OH Sup. Ct. Concludes Property Tax Value Based on Market Factors, Not Specifics of Subject Property
Uniformity of property values is necessary and, therefore, the market matters more than the actual property’s lease, or lack thereof
Ohio law states that the value of real property, for property tax purposes, is to be determined with reference to the value of the real property “as if unencumbered.” The Ohio Supreme Court was asked by a taxpayer, Rancho Cincinnati Rivers LLC, to decide whether that “as if unencumbered” language meant that an appraiser could value a particular property as though the property was vacant, without any lease in place, for tax purposes. The Court denied the taxpayer’s contention that a “vacant-at-transfer” rule should be permitted to value the Tax Year 2016 value of a building leased to Lowe’s.
The Court explained that the language of R.C. 5713.03 that directed that leased property be valued “as if unencumbered” was intended to allow tax assessors to consider appraisals as better evidence than property sales prices in certain circumstances and did not mean that the property should be considered “vacant-at-transfer.”
Article XII, Section 2 – “Land and improvements thereon shall be taxed by uniform rule according to value * * *”
Ohio’s tax valuation statutes are premised upon the idea that similar properties should be valued similarly for real property tax purposes. This is largely grounded in the Uniformity Clause of the Ohio Constitution, quoted above. In practice, what this means is that appraisers, and the County auditors and appellate tribunals reviewing those values, must look to the market of what properties sell for, and look to the market of what properties lease for, as well as other market factors, and then make adjustments to derive the value of the subject property being appraised.
In some instances, this can theoretically result in a fully leased office building being valued the same as an empty office building, even where the economics for the two buildings and their owners are completely different. The idea of the use of the phrase “as if unencumbered” is to throw out the actual lease that is in place, and instead measure what a market lease would raise.
The taxpayer in Rancho Cincinnati Rivers LLC v. Warren Cty. Bd. of Revision, Slip Opinion No. 2021-Ohio-2798, asserted that the tax assessor should assume an “unencumbered transfer,” as if those leasing the property had vacated and it was sold to a buyer without restrictions. The County, however, asserted that the law does not explicitly state the property needs to be valued as if it were vacant at the time of sale and transfer to be considered unencumbered.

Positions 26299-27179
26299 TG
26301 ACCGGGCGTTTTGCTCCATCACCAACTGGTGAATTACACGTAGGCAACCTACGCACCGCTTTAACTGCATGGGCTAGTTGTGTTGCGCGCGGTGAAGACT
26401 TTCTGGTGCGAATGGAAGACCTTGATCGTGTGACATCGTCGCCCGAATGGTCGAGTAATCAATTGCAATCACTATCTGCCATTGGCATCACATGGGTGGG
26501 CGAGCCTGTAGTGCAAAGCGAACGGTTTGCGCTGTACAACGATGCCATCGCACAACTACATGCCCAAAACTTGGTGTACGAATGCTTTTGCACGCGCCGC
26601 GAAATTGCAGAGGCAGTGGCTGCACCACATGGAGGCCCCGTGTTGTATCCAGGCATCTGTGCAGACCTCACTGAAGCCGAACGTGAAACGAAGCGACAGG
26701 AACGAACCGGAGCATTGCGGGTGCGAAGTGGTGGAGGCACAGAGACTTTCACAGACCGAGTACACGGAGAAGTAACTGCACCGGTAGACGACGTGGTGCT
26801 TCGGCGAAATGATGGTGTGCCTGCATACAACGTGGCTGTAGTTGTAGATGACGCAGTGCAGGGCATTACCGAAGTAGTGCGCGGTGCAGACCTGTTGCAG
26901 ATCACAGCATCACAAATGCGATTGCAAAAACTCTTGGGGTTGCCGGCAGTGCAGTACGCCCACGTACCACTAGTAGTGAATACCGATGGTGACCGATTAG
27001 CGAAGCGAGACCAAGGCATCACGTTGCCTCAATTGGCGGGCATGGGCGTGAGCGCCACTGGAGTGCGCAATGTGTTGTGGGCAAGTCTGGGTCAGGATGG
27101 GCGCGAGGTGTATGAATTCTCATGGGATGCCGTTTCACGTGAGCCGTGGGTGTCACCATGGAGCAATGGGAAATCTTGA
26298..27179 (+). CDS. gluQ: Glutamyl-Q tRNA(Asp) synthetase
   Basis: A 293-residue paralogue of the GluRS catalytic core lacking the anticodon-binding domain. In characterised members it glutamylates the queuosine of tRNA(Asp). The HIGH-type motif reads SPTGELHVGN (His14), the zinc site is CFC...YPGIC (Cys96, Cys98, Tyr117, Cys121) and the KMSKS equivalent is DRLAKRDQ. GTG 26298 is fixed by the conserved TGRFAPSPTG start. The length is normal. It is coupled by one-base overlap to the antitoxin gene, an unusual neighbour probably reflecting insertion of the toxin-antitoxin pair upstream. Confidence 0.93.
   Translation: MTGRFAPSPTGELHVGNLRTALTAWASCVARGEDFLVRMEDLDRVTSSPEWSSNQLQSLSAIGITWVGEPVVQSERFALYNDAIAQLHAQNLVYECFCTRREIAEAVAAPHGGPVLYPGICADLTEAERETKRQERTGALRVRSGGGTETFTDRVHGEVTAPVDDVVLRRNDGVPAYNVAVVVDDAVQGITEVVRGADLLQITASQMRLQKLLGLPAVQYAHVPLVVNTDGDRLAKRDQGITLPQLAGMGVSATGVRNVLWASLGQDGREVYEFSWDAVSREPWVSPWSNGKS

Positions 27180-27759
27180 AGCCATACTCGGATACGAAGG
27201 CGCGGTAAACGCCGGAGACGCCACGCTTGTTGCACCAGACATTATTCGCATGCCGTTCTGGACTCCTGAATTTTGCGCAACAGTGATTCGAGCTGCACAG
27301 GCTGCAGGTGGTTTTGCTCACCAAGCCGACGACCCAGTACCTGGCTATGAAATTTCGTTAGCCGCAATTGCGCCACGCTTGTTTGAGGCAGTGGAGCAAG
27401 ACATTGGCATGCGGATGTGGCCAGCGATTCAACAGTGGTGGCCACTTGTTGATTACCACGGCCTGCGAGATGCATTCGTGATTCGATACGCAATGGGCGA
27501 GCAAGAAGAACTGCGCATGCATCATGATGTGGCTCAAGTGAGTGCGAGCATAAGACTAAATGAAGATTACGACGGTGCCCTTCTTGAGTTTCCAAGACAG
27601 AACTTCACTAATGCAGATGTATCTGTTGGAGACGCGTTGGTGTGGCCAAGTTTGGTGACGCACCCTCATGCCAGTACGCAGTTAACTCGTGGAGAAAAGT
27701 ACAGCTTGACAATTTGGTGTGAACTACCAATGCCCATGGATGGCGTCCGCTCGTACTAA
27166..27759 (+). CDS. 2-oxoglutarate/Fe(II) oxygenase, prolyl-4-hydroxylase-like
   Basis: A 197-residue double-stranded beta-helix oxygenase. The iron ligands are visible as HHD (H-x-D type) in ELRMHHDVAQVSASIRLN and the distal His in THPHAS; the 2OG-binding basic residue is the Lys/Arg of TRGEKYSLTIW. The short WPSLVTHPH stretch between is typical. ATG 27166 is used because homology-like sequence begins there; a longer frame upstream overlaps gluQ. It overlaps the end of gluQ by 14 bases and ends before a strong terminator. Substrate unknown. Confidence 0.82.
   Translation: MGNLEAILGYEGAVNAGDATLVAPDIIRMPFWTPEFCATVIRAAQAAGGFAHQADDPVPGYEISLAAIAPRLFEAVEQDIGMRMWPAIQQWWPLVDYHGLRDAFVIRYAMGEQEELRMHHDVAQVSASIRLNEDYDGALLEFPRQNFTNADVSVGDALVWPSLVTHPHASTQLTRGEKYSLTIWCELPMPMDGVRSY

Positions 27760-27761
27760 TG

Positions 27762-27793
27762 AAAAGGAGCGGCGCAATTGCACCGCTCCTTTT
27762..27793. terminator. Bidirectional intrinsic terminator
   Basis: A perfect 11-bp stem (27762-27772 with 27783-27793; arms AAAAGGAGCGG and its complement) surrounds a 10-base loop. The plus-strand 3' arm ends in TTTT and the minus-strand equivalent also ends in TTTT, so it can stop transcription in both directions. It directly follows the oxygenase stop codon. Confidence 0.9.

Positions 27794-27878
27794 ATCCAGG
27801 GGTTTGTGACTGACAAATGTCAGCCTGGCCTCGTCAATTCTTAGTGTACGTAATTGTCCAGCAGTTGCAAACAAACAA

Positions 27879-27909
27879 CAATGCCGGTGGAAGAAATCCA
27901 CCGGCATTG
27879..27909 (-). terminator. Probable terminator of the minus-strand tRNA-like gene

The Court found that the “as if unencumbered” language permits the property value to be assessed as if the landowner were receiving market-rate rents for the property, rather than the actual rate being charged. The opinion noted several legal disputes regarding property tax valuations have arisen when the property’s value was based on the sale price but the parties disputed whether the price was an accurate measure. Because in some cases the sale price or the lease rate might not be the best evidence, the law was modified to allow appraisal evidence to be given greater weight in determining the property value. The Court essentially states that market-rate rents can be used to value property, rather than relying on the existing lease to determine the property’s worth.
The Court stated the case law establishes a two-part “market-lease rule.” The actual sale price of a property with a lease is the best evidence of the property value. That price becomes its presumed value, but it can be challenged. Second, when a property must be valued and there is no evidence a recent sale reflects its value, “an appraisal that takes into account a lease with terms that are typical for the market may be considered and adopted.”
Our attorneys have experience in practice before county boards of revision, the Ohio Board of Tax Appeals, Ohio’s appellate courts, and the Ohio Supreme Court on Ohio real estate tax matters and other state and local tax matters. If you wish to discuss real property tax valuation issues, or any other tax issue, please contact Steve Hall, or any of our professionals.